“There’s just so much of it and it’s moving so fast, human beings can’t deal with it. So you need a system that’s going to prioritize those threats for you in real-time. And that’s really artificial intelligence and machines,” Masson said.
“And what I mean by that is, if you’ve got five threats, you can’t deal with all five at one go. You want something that says to you, ‘Deal with threat No. 4 first, then threat No. 2, then threat No. 5 and then you can do 3 and 1 afterwards.”
OEMs should also be vigilant around their supply chain. For instance, Masson points to the Target hack a few years ago that was due to a supplier.
Automakers need to ensure that anything that goes into the vehicle or networks is not harmful, he said.
But it goes both ways. Folks within that supply chain need assurance that nothing from the automaker is going to harm them, as “the supply chain can get infected by you as much as you can get infected by your supply chain,” he said.
And dealers won’t be immune to this, as they are the consumer-facing representative of an automaker, to a certain degree.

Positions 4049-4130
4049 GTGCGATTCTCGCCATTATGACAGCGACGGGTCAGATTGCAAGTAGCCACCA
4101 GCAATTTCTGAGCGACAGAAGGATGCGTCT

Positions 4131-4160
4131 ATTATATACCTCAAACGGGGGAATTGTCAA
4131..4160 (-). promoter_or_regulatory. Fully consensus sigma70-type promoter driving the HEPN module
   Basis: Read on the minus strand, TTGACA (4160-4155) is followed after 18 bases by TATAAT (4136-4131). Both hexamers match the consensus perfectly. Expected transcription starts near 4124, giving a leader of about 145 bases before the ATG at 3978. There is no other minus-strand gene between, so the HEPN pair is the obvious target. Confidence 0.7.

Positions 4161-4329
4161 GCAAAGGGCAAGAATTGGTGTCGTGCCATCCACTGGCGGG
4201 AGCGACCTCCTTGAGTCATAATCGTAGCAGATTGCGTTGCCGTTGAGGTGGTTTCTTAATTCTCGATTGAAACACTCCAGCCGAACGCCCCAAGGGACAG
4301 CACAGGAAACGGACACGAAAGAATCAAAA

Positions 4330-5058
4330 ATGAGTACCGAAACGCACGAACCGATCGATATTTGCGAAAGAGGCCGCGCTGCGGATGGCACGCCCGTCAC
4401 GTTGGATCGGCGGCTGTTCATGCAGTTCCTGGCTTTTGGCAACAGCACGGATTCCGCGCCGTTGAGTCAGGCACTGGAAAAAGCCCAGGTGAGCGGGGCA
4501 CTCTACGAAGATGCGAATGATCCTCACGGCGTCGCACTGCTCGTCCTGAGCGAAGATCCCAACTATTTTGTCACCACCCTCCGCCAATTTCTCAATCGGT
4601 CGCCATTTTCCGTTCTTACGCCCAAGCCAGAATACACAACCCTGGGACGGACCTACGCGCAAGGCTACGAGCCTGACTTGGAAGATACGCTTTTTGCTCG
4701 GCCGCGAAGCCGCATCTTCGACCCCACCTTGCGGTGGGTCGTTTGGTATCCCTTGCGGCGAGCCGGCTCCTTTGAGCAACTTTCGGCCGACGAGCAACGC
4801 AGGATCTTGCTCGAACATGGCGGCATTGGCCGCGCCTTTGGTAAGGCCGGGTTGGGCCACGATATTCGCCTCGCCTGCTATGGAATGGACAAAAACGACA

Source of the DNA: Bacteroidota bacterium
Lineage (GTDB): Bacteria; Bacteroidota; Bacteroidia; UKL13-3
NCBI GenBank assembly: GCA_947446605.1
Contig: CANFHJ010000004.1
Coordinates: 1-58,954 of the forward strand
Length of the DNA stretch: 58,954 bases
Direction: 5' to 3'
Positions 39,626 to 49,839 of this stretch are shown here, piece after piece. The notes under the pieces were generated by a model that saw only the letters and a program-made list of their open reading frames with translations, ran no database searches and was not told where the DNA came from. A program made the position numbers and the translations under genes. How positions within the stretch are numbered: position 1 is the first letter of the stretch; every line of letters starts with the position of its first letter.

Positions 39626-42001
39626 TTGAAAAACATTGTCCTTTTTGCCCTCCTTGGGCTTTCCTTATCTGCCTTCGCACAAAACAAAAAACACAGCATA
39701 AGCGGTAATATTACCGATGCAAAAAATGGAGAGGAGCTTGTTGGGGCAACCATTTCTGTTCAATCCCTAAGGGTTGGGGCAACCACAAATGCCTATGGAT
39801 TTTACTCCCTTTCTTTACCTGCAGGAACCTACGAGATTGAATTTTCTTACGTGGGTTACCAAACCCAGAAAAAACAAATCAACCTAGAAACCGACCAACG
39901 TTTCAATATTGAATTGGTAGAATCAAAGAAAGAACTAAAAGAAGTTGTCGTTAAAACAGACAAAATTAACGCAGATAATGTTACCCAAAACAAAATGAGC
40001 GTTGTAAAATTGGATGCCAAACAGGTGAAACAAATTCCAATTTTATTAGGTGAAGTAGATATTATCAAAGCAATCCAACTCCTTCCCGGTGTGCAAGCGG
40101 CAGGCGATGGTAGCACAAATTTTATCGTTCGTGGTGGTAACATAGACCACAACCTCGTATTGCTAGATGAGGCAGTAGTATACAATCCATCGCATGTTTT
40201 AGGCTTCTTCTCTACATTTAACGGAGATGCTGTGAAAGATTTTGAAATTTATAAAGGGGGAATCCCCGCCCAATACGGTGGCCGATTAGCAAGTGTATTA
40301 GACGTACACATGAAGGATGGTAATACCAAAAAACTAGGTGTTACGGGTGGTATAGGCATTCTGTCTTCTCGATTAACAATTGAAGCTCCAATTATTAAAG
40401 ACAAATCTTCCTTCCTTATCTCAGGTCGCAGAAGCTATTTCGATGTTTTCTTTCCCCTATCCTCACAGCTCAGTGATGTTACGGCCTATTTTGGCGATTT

“They’ll have to make sure that their systems are safe. It’s just exactly the same as I said for the network that will run the actual autonomous vehicles. Manufacturers and dealers are going to need to know what is on our network, ‘what have we got — is it all there because we’ve put it there or (did) somebody put it there?’”
As it pertains to overall cybersecurity, ride-hailing and car-sharing services could face threats, too.
“If you’re looking at ride-hailing and car-sharing companies, that kind of thing, obviously, right now you’ve got drivers. And I’m fairly confident they’ll have frauds being committed by those drivers,” Masson said.
“So, they may not know who their drivers are in some cases. And in the future, that will be ruled out because there won’t be any drivers,” he said. “But they’re still going to want to make sure that the vehicles that they have in their networks haven’t been tampered with or changed in some kind of way.”
Editor's Note: This is the second story in Auto Remarketing's “New Roads” series, examining the latest technology and innovation impacting the retail automotive space. The first story can be found here.